Being sickened by sight of Donald Trump not good enough reason for lawsuit against him, judge rules

A federal judge today tossed a Plymouth woman's suit against Donald Trump for allegedly causing her great anguish, ruling, essentially, come on now.

Rossi Wade had sought $1 billion in damages in her suit, filed in US District Court in Boston in March. She alleged that from the time he announced his candidacy in 2015:

I have experienced loss of enjoyment of life, I have been tormented by the thought of him, as well as, sight and the sound of his voice frightens me, I am unable to sleep, focus or believe in a secure future for myself and daughter.

In his ruling, Judge George O'Toole sited actual legal reasons why he was tossing the suit, from the concept of sovereign immunity to a 1982 Supreme Court case involving Richard Nixon:

The President of the United States enjoys broad, absolute immunity Presidential immunity from civil suits for damages for his official acts within the outer perimeter of his authority.

Also, she presented no evidence that Trump was negligent specifically towards her:

To the extent that plaintiff brings a claim for President Trump’s conduct prior to his presidency, she has failed to allege a duty owed to her by President Trump. Furthermore, as to a claim based upon “strict liability” plaintiff has failed to allege any factual or legal basis that would support a claim for strict liability.

Finally, federal law requires that anybody who wants to sue the government first has to file a claim with the agency in question. Wade, O'Toole wrote, showed no proof she had submitted a claim to the White House.

Annie Dookhan could be paying for her crimes for a long time: Judge awards $2.1-million judgment to one of her victims

A federal judge recently awarded a $2.1 million verdict to a man who spent nearly 16 months in jail after disgraced state chemist Annie Dookhan testified the substance police found on him was cocaine.

Dookhan never appeared in federal court to contest Leonardo Johnson's suit. Johnson, 53, was arrested in 2008 on a charge of distribution of cocaine in a school zone, convicted after a trial at which Dookhan testified she had tested the substance and found it to be cocaine, and sentenced to two years in the Suffolk County House of Correction.

That's about the same length of sentence Dookhan got for falsifying thousands of test results at the state lab in Jamaica Plain.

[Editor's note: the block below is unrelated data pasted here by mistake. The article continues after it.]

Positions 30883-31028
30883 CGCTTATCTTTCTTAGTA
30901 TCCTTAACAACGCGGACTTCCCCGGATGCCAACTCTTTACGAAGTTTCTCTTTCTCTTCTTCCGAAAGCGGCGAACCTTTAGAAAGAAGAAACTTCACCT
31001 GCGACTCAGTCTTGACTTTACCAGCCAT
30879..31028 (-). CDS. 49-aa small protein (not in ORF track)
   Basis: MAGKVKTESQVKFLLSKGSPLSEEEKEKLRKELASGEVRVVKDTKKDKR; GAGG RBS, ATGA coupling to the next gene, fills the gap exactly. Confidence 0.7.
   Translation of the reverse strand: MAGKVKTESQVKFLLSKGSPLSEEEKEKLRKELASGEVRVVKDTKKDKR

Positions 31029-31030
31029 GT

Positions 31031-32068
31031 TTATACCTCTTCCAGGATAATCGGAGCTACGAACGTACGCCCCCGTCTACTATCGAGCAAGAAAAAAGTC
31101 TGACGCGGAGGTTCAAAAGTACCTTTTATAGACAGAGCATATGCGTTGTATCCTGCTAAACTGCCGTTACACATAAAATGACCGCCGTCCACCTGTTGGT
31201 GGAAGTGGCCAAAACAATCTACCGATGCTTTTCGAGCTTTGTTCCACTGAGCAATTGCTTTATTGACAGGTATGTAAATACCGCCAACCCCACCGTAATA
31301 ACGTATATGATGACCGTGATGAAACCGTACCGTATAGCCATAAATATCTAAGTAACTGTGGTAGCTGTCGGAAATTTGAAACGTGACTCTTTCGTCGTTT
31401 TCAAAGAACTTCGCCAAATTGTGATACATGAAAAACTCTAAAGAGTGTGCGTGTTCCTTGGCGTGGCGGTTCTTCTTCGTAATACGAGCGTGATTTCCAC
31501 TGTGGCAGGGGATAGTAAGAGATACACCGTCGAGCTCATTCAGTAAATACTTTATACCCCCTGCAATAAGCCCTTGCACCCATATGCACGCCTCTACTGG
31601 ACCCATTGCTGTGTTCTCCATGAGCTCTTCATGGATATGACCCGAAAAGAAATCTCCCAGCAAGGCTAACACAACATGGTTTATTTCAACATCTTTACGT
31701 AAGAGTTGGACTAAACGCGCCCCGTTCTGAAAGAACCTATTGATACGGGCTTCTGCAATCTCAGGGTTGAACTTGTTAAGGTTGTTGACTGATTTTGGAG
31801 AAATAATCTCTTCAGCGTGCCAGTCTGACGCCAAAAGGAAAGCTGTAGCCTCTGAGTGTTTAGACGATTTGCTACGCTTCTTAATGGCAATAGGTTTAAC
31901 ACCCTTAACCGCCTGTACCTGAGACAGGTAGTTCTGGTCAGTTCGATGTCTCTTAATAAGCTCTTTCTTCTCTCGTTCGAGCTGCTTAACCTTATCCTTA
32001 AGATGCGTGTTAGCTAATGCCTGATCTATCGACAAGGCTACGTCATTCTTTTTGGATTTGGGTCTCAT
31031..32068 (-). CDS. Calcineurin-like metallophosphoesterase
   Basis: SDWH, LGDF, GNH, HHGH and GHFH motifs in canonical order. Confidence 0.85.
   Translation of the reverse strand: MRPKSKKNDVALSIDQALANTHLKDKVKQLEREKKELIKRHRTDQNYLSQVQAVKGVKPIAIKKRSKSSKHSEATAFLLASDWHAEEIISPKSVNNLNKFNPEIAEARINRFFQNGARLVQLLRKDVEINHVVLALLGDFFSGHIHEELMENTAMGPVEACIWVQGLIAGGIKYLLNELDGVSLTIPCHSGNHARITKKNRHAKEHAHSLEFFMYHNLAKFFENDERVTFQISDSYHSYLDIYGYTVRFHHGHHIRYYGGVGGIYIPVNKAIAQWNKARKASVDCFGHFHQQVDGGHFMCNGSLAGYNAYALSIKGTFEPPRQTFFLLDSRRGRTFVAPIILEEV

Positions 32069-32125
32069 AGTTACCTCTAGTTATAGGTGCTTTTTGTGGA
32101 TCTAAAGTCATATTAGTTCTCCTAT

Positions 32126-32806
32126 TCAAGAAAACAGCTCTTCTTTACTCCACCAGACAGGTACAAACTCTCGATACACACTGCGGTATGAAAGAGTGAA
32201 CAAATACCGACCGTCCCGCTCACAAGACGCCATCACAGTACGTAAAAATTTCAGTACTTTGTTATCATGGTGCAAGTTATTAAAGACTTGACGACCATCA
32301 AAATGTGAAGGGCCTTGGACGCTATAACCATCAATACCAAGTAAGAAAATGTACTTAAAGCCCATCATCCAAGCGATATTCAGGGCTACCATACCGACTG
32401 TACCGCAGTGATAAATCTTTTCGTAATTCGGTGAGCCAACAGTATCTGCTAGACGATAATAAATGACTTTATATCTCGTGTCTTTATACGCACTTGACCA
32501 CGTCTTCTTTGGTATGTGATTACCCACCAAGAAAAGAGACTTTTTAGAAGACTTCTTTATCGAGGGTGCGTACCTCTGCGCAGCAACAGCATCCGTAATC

"The substance which served as the basis for this sentence was not, in fact, cocaine, but Defendant Dookhan - a chemist at the William A. Hinton State Laboratory - falsely certified and testified otherwise," US District Court Judge Indira Talwani wrote in an order setting out the amount of the verdict. Talwani based her decision in large part on Johnson's affidavit, in which he detailed the travails he suffered in jail - from rodent droppings in food to fights with cellmates - and the difficulties he has faced since getting work and a place to live:

Plaintiff credibly describes his anger, frustration, helplessness, and despair at being falsely accused, falsely convicted, and falsely imprisoned. He tells of threats to his person, stints in solitary confinement, fights, deprivations of dignity, and disconnection from family and friends.

Plaintiff further avers that his false conviction contributed to post-incarceration difficulties, including unemployment and homelessness.

Based on this record, judgment will be entered in favor of Plaintiff and against Defendant Dookhan.

Target store could be weapon for Roslindale Square stores' battle against Amazon Prime

Carter Wilkie, former president of the Roslindale Village Main Street board, writes that Target is setting up one of its smaller urban stores in the now former Staples building in its own battle with Amazon for the hearts and minds - and dollars - of millennial shoppers.

But the locally owned stores of the area could be winners, as well, because the people driving down to the new Target after it opens in March could stick around the area and shop locally. He notes that as traditional malls are dying, the hot new thing are places such as Legacy Place, which try to replicate the neighborhood shopping areas of old - like, oh, Roslindale Square.

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